And The Wire, too
I am inclined to suppose, by the way, that the hugely lauded TV show, The Wire, is a sub-set of this phenomenon. On the black website, The Root, there is lively discussion of this possibility.

America's prime entertainment trope (as in the Batman series) is that the country is Gotham City. It is Sodom and Gomorrah. Again, blacks are useful here. They and their misery are the guilty product of America's evil. "I'm a monster y'all done created" goes one sophisticated rapper, says McWhorter. Blacks have become in their own words the worst of America and they bring out the worst in America.

Of course, there is courage and nobility amongst them, and wit. No-one's saying they're stupid (indeed, there is often a larger quotient of black intelligence on-screen than is humanly plausible). Occasionally the riffs include great dollops of charm, as in the Toons in Who Framed Roger Rabbit? But the black is most artistically valuable when enacting the evil that happens when victims become villains in revenge, and the blacks in the hood have stepped up to the plate for that role. We remarked some of this in a review of American Gangster.

McWhorter tells us what rap won't do, and what its apologists should stop claiming for it. But he doesn't tell us the uses to which it is put, either by whites or blacks. This is a weakness.

In one area, though, McWhorter seems spot on.

Blacks and politics
John McWhorter notes that the better sort of "conscious" rap argues that blacks should register to vote but does so on the assumption that people will then go and vote Democrat. McWhorter doubts it has actually produced many voters or much political awareness.

McWhorter rightly worries about various mistakes that rappers make. For starters, he notes:

Hip-hop is, in its very essence, angry. That can't help us.
He wonders if it can be wise to pretend that turning anger into dissent, and dissent into violence against authority, might be effective:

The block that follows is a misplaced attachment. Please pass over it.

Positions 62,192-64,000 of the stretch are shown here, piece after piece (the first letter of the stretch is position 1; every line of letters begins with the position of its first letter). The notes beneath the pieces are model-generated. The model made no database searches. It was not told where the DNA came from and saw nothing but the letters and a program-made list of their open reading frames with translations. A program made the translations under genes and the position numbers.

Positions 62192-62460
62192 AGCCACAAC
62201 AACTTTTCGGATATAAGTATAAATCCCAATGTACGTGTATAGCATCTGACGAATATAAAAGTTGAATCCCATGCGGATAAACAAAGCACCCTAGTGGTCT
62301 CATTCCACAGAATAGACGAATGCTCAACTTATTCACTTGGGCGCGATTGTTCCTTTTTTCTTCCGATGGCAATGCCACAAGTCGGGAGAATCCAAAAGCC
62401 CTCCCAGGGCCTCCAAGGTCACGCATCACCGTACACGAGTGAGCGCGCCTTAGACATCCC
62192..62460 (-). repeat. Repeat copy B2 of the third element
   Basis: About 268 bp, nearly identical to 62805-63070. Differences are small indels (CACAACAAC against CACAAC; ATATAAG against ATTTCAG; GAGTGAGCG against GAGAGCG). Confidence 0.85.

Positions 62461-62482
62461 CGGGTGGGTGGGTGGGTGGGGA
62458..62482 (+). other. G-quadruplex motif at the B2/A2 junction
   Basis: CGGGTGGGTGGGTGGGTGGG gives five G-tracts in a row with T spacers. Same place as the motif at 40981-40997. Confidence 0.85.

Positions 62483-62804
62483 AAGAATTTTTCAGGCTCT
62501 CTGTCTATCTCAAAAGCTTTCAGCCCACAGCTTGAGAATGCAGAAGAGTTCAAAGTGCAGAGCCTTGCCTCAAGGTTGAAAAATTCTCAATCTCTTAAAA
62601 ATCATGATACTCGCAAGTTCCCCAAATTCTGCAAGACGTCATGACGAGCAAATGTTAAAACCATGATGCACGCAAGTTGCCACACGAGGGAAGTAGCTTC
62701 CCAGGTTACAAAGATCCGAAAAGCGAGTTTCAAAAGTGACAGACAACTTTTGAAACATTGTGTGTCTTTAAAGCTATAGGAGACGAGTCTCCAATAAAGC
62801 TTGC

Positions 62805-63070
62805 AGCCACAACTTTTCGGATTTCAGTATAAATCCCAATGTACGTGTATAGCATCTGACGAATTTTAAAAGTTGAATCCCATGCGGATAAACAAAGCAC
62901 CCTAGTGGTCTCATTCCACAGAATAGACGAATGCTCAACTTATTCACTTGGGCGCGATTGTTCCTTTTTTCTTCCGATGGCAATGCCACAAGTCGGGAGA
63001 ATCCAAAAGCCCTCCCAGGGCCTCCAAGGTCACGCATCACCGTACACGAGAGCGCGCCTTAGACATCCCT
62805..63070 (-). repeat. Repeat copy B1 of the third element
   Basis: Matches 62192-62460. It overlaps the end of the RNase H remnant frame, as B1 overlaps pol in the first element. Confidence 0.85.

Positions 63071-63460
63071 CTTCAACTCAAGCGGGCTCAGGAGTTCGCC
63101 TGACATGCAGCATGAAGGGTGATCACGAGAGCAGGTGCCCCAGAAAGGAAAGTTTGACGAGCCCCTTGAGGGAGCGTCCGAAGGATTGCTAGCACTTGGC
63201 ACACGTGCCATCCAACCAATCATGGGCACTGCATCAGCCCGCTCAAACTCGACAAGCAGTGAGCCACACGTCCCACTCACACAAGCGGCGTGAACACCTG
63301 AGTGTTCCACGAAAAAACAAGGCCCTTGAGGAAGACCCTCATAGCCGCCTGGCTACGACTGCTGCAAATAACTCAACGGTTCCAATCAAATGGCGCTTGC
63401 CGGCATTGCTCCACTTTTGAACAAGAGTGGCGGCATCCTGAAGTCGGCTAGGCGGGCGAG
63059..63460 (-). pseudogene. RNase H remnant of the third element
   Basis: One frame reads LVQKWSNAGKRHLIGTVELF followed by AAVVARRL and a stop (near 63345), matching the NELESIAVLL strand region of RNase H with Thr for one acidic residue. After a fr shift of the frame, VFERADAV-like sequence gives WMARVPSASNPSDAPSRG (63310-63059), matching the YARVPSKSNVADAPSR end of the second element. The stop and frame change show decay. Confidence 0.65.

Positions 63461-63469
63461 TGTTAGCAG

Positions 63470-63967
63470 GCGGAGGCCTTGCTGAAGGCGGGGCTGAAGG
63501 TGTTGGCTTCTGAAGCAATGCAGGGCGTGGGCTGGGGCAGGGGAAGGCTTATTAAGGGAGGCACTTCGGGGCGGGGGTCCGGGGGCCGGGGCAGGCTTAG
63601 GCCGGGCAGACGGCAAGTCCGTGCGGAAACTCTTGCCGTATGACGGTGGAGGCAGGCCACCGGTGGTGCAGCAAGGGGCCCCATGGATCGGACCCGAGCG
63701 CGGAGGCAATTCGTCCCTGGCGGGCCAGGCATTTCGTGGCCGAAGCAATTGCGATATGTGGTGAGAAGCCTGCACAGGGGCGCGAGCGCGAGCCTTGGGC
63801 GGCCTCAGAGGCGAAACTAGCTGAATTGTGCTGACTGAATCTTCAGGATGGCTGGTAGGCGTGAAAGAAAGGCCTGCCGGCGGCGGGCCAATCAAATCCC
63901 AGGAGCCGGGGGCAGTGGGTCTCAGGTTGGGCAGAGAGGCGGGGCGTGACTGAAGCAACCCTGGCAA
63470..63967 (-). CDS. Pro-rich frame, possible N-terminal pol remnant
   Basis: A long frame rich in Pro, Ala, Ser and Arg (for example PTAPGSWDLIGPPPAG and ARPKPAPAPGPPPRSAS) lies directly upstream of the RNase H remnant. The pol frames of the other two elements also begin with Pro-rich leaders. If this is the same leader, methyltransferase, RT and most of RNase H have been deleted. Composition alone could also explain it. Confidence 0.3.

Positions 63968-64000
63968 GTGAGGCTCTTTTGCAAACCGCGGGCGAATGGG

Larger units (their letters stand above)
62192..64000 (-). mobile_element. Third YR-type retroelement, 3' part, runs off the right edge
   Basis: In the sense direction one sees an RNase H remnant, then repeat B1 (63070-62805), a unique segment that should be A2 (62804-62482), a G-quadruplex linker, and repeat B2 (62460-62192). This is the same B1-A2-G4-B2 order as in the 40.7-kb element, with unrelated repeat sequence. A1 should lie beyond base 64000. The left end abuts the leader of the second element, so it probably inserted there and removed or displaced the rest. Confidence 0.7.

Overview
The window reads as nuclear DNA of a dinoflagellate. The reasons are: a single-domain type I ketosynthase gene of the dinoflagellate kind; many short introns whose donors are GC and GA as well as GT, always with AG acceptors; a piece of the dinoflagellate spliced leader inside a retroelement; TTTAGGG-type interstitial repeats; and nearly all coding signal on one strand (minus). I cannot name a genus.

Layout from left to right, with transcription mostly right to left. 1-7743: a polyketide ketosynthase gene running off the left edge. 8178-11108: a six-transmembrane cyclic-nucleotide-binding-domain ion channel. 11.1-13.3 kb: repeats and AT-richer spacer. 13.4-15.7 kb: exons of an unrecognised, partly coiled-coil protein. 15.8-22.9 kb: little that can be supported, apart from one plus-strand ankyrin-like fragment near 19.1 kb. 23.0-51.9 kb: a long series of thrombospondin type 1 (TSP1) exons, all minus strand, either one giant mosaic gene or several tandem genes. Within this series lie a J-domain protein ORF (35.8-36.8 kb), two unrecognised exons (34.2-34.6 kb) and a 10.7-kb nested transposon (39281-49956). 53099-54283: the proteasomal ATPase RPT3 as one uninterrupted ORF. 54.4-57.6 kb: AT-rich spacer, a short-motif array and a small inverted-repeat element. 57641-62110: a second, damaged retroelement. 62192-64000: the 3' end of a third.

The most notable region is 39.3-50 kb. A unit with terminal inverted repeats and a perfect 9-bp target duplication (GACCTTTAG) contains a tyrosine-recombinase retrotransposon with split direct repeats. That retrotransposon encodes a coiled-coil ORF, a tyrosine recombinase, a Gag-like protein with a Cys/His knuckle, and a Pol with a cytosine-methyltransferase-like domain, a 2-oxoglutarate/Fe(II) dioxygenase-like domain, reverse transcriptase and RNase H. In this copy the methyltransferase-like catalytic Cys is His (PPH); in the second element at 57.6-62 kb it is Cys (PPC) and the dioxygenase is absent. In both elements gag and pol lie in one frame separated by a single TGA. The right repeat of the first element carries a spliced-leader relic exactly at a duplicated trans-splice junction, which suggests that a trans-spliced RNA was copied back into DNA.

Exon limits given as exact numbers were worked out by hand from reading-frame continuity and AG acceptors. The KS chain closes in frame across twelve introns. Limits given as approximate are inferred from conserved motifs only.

The Black Panthers tried. That was forty years ago, and where are they now?
McWhorter says it is folly to suppose that to vote Democrat is to keep the protest going. Finally, he thinks it's a mistake to suppose that to raise political consciousness is synonymous with voting Democrat (or any single party).

Letting blacks off
There are hints that the author feels that the entire academic establishment is barking up the wrong, lefty, tree. He takes a gentle swipe at the sociologist William Julius Wilson on these grounds. (Even more obliquely, so did Wilson's former student Sudhir Venkatesh in his Gang Leader For a Day.) McWhorter feels that blacks should not be allowed to believe that their lives are so tough that bad behaviour can be excused. Their grandparents had it tougher and mostly behaved much better.

McWhorter argues that a different sort of activism is needed. Above all he notes that there are many schemes (including welfare and education reforms made by Clinton and Bush Jnr) which have made a positive difference to blacks. He notes that at every level of improvement - philanthropic or political - it has too seldom been the black world which has understood what might work or started to do it. Activism should not be what McWhorter calls "oppositional". It should be constructive.

McWhorter brilliantly spells out why it is useless for blacks to pump out the bad stuff, and what a crying shame it is that more of them don't do real good. He points at a further tragedy. By caring enough about those who share his colour to discuss real solutions for their problems, a black is of course thought to have gone white. By being a bit of a right-winger McWhorter himself is thought to have become whitey's creature. The blacks really can't win - not like that, they can't.

Richard D. North is the author of Rich is Beautiful: A Very Personal Defence of Mass Affluence and Scrap the BBC!: Ten Years to Set Broadcasters Free.